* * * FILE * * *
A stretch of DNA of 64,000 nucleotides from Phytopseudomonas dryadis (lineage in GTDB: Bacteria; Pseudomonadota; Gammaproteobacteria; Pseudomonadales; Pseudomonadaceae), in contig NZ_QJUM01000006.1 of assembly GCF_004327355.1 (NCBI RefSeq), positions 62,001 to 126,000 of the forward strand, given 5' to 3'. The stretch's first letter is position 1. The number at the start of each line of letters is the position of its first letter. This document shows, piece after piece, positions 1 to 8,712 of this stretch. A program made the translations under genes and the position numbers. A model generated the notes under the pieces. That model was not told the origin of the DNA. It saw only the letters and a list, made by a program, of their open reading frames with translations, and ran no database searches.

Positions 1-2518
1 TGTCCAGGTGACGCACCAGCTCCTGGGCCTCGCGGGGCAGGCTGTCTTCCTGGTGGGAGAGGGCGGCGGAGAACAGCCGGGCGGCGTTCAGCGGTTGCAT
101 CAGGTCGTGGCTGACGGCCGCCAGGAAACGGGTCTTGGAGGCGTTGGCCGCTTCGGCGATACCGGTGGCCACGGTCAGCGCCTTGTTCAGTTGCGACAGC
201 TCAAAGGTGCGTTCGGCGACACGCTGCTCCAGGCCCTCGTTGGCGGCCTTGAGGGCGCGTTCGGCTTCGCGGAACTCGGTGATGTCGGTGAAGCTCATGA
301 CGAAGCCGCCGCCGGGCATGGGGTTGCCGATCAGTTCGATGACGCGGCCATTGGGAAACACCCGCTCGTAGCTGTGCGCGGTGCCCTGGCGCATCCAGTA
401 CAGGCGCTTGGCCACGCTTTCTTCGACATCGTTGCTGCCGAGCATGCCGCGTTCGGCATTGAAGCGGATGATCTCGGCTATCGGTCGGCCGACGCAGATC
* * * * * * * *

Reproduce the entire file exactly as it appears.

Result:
A stretch of DNA of 64,000 nucleotides from Phytopseudomonas dryadis (lineage in GTDB: Bacteria; Pseudomonadota; Gammaproteobacteria; Pseudomonadales; Pseudomonadaceae), in contig NZ_QJUM01000006.1 of assembly GCF_004327355.1 (NCBI RefSeq), positions 62,001 to 126,000 of the forward strand, given 5' to 3'. The stretch's first letter is position 1. The number at the start of each line of letters is the position of its first letter. This document shows, piece after piece, positions 1 to 8,712 of this stretch. A program made the translations under genes and the position numbers. A model generated the notes under the pieces. That model was not told the origin of the DNA. It saw only the letters and a list, made by a program, of their open reading frames with translations, and ran no database searches.

Positions 1-2518
1 TGTCCAGGTGACGCACCAGCTCCTGGGCCTCGCGGGGCAGGCTGTCTTCCTGGTGGGAGAGGGCGGCGGAGAACAGCCGGGCGGCGTTCAGCGGTTGCAT
101 CAGGTCGTGGCTGACGGCCGCCAGGAAACGGGTCTTGGAGGCGTTGGCCGCTTCGGCGATACCGGTGGCCACGGTCAGCGCCTTGTTCAGTTGCGACAGC
201 TCAAAGGTGCGTTCGGCGACACGCTGCTCCAGGCCCTCGTTGGCGGCCTTGAGGGCGCGTTCGGCTTCGCGGAACTCGGTGATGTCGGTGAAGCTCATGA
301 CGAAGCCGCCGCCGGGCATGGGGTTGCCGATCAGTTCGATGACGCGGCCATTGGGAAACACCCGCTCGTAGCTGTGCGCGGTGCCCTGGCGCATCCAGTA
401 CAGGCGCTTGGCCACGCTTTCTTCGACATCGTTGCTGCCGAGCATGCCGCGTTCGGCATTGAAGCGGATGATCTCGGCTATCGGTCGGCCGACGCAGATC